“Exploratory structural tests are currently being conducted within Marist Hall to determine the cause of cracks that have appeared throughout the west wing of that building, and to better understand the implications of problems with building systems such as ventilation and sub-grade drainage,” said Elise Italiano, the Executive Director of University Communications for the university’s Office of Marketing and Communications.
Structural engineers hired by the university are monitoring the situation. Faculty and staff occupants of the building’s west wing have been relocated to various building across the university’s campus due to infrastructure testing and development. However, faculty and staff occupants of the building’s east wing will remain in their current location because there are no known visible or structural signs of damages in that part of the building.
The engineers affiliated with the Office of Facilities Planning and Management are conducting tests and assessments towards the damages. The tests involve partial demolition in order to allow the problems to be seen with the naked eye. The tests are being conducted on all the walls in the west wing of the building.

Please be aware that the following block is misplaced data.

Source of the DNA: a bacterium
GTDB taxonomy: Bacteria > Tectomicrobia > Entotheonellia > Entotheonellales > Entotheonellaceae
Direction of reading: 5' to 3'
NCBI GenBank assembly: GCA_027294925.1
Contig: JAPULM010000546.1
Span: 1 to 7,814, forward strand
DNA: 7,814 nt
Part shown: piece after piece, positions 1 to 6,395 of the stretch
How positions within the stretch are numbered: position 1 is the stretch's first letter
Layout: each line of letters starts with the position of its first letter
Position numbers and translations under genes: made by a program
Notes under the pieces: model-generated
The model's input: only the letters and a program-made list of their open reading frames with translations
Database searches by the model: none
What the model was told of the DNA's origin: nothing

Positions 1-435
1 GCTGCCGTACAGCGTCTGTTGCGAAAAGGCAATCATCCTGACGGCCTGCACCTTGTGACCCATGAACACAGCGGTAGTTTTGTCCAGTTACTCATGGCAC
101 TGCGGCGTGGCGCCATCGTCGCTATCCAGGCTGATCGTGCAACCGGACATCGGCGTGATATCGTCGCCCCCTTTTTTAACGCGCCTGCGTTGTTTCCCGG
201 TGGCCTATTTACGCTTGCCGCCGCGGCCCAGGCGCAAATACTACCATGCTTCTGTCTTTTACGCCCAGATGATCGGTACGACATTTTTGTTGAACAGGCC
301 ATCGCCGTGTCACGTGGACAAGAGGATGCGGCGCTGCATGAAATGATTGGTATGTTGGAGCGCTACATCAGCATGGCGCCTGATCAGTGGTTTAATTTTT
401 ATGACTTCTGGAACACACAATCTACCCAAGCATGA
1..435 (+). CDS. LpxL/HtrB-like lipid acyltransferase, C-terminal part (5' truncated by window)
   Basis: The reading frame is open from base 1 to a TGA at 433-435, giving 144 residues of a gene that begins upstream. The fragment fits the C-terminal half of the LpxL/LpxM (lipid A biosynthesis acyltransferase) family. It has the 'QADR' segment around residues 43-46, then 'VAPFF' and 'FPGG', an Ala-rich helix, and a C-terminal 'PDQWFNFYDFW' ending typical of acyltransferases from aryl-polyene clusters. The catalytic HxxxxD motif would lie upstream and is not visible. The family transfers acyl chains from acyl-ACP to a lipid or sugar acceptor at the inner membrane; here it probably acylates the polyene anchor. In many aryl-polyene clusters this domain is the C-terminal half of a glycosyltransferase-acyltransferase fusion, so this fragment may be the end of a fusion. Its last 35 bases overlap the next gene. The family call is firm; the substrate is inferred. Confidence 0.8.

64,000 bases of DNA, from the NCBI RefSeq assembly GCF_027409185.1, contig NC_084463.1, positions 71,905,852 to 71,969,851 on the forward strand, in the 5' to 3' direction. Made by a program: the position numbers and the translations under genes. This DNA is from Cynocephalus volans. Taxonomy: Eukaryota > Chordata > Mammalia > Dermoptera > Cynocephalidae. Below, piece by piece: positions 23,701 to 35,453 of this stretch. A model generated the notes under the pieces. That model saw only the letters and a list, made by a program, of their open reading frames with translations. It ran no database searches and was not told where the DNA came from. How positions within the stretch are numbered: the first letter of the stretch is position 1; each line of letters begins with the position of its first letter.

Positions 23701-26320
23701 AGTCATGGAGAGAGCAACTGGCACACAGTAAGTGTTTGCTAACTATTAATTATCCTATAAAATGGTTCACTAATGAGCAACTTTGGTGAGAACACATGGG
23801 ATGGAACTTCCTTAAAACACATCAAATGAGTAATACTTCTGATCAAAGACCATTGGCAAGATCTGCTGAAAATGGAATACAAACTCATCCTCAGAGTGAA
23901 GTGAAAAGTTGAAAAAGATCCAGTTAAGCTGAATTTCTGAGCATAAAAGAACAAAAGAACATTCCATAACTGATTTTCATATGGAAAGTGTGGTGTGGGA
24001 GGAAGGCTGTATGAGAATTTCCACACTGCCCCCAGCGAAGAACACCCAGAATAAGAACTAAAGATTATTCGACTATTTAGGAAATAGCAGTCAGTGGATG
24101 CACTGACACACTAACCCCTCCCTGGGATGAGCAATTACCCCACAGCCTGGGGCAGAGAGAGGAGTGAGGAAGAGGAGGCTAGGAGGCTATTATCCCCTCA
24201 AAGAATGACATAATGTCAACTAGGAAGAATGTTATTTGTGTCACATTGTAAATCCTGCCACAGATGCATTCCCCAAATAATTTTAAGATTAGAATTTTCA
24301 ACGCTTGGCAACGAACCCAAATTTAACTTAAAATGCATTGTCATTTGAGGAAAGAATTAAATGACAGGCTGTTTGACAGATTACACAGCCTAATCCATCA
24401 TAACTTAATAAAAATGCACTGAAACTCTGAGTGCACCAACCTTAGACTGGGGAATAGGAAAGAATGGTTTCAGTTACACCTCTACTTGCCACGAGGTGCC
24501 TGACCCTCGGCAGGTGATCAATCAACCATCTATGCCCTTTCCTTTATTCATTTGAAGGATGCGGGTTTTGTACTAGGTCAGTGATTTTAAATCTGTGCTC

“Results of the testing and assessment by engineers will be completed by the end of February. Based on that information, we will determine the plan moving forward and the building’s future, balancing functional and financial realities with the university’s long-term vision for the campus as a whole. Additional information will be provided in March to the BoT Finance Committee and to the Executive Committee,” Italiano said.
Students on campus have expressed positive sentiments regarding the infrastructure development in Marist Hall.
“I’m excited at the thought of the new repairs to Marist hall and other infrastructure on campus,” said sophomore politics major Katie Trolio. “I think there is a lot of work to be done and although it’s inconvenient, it is necessary to keep our campus functioning properly and looking beautiful.”
Others on campus expressed difficulties with the building’s recent closures.
“The Marist Hall closures prove a rather large inconvenience for the student body. As a student whose department got moved right before finals week it was rather difficult to go to office hours,” said sophomore politics major Katie Hodgdon. “That being said, I understand why there were closed, as the building is in major need of TLC. I just hope that it is fixed in a fast and timely manner and that is comes back with all the fixes that it needs.”
Currently, there is no projected date of when construction will end.